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The Dream of Yergir.

I miss Western Armenia, Kars, our Church.” 

- Heghine Abrahamyan 

I saw a picture at my friend's house, a painting of reddish flowers and fruits. My friend told me the artist was Heghine Abrahamyan. I soon found out that for 30 years this woman had taught painting at Panos Terlemezyan College of Fine Arts. She taught such famous Armenian artists as Gregory Khanjian, Levon Kojoyan and Rafael Atoyan. A witness to the genocide, she is now 102 years old. I couldn’t resist calling her and I persuaded her to let me come over and conduct an interview.

When I arrived, she opened her door slowly. I stepped inside and suddenly it seemed as if I had entered another world. Then, she told me her story.

“I was three years old when our family was first deported from Ardahan. But I don’t remember it. I only remember that my father took us to Yerevan. He was a soldier in the Czar's Army and they appointed him to the military supplier unit of Yerevan. In 1918, my mother died, after which my aunt took me and my brother to Kars,” she said.

Then she paused. Heghine covered her face with her hands and the room was silent. Then she angrily looked at me and shouted: “Do you understand what we have lost? Man is alive with these memories! We are allowed no recollection of our homeland. They erased our story. They ruined our monuments ...” She trailed off.

“By the time we got to Kars, the massacres had begun with new force. The Turks had prohibited the Armenians from leaving the city, but my father was a military servant and so we were allowed to collect our belongings and leave. My aunt went to the station to arrange things. She then she returned, confused. Turks had occupied the station; the train had left with our things inside. We lost our possessions again.

“At the time my father was not with us. He was probably at the military unit. I remember my aunt acquired a car and we drove to the valley road. When we reached the valley, we faced a terrible scene: panic-stricken people were running away. A bit later, that area was so filled with people that it was impossible to move forward in our car and we remained at a standstill in the crowd. This time, the Turks found the proper moment to massacre people. They climbed up hills to look over the valley and from there they began to shoot. I remember losing consciousness.

“When I awakened, our car was empty. My family was gone except for my cousin, four-year-old Tsoghik whose lifeless body lay beside me. There was a Kurdish woman nearby and she took me with her. When describing those days, people sometimes say, ‘Mothers had left their sons to be saved.’ My family had left me, too. People did not understand what was going on. They were running away. Where to? And how? No one knew. They just ran, ran away. We did the same. With my savior, we reached the bridge known as “Hair” because it was thin and narrow, difficult for any soul to pass over.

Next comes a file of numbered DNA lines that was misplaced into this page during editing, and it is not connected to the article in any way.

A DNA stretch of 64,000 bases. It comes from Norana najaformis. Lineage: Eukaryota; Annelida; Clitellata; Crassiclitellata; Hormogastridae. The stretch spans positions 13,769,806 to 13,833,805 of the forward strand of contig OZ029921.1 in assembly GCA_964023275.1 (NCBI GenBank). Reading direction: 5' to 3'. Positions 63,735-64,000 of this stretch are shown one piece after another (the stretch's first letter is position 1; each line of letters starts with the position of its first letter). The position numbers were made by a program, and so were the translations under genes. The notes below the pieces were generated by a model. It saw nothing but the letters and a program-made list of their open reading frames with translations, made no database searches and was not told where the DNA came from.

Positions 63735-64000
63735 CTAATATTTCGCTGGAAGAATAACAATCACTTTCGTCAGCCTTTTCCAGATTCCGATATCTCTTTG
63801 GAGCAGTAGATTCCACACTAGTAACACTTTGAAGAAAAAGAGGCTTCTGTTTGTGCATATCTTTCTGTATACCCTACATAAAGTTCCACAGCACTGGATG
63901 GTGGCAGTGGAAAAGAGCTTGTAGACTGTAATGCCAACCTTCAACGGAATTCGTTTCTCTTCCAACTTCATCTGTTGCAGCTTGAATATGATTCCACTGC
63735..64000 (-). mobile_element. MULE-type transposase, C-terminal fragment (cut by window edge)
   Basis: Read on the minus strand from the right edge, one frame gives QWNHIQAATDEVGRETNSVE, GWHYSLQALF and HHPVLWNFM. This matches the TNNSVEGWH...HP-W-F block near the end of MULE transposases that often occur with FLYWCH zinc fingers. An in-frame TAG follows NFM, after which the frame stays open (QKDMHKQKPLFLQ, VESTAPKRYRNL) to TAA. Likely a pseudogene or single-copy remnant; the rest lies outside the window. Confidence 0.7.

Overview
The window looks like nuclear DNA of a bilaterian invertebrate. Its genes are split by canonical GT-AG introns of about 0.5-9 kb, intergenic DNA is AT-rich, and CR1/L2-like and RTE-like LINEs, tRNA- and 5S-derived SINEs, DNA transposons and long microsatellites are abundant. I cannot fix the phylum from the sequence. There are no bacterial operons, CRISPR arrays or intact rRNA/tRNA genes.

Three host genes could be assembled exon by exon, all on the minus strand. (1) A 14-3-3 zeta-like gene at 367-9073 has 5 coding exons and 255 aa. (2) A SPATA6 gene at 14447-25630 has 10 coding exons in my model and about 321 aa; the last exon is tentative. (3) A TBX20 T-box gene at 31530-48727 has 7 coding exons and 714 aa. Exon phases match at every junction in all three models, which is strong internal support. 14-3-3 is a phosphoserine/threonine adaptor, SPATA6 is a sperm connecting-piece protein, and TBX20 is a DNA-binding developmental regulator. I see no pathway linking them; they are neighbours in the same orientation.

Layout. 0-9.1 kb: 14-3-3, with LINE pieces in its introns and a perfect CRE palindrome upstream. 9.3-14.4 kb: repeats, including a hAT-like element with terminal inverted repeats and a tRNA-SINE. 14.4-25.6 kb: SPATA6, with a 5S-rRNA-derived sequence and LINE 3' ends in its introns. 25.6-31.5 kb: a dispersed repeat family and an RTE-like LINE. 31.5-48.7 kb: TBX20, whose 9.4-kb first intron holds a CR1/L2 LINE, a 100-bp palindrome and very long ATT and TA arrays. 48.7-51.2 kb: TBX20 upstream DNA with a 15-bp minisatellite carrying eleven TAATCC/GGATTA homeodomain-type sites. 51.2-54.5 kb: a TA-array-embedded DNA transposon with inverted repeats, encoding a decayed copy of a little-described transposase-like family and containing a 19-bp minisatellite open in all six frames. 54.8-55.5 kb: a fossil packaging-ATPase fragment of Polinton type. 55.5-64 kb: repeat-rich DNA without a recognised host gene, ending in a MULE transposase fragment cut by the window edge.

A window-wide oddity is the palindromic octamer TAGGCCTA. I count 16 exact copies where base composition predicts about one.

“The Turks were firing from the front and people could not run back. The crowd was forced to pass that bridge. Those who were killed fell into the water and the river turned purple with blood. I lost the Kurdish woman on the way across, but a man took me to a crumbling building where people were huddled against each other — thousands of refugees. It was there that I finally found my family.


Later, when the shooting stopped, they heard that the road to Kars was open. Heghine and her relatives returned. “We went to Kars Apostles Church, to my grandpa. A few days later, my other aunt, who was working at the American orphanage in the Kars, took my brother and me to there.


“We stayed in Kars until 1921, when the Americans decided to take orphans away. They put us on the train to Gyumri. Children died on the train, my aunt told me. And when they did their bodies were thrown off to avoid the spread of any epidemic,” Heghine said.


I asked Ms. Heghine about her views on Armenian-Turkish relations. “I don’t believe the Turks. They can’t be changed. You have not seen Kars,” she said. “But now I'm telling you about Kars and your eyes are filled with tears. Your heart is beating fast now. That’s it: nostalgia, transferred to you through your genes. Your children will inherit nostalgia for their homeland, and so will your grandchildren. The chain of missing will continue until Western and Eastern Armenians will be together again. The longing for Yergir (the homeland) lives in every Armenian.


“The Turkish gene transfers hatred toward Armenians. I do not believe that the new generation of Turks is different. If they were not bloody and murderous, then our new generation would not have that nostalgia, and our hope of returning one day would die,” she said.

Heghine lives alone but her niece often visits and takes care of her. Her five cousins live in different countries around the world. They, too, have the hope of returning to their homeland in Western Armenia.

Naira Hambardzumyan is one of this year’s Margaret Ajemian Ahnert Scholars.

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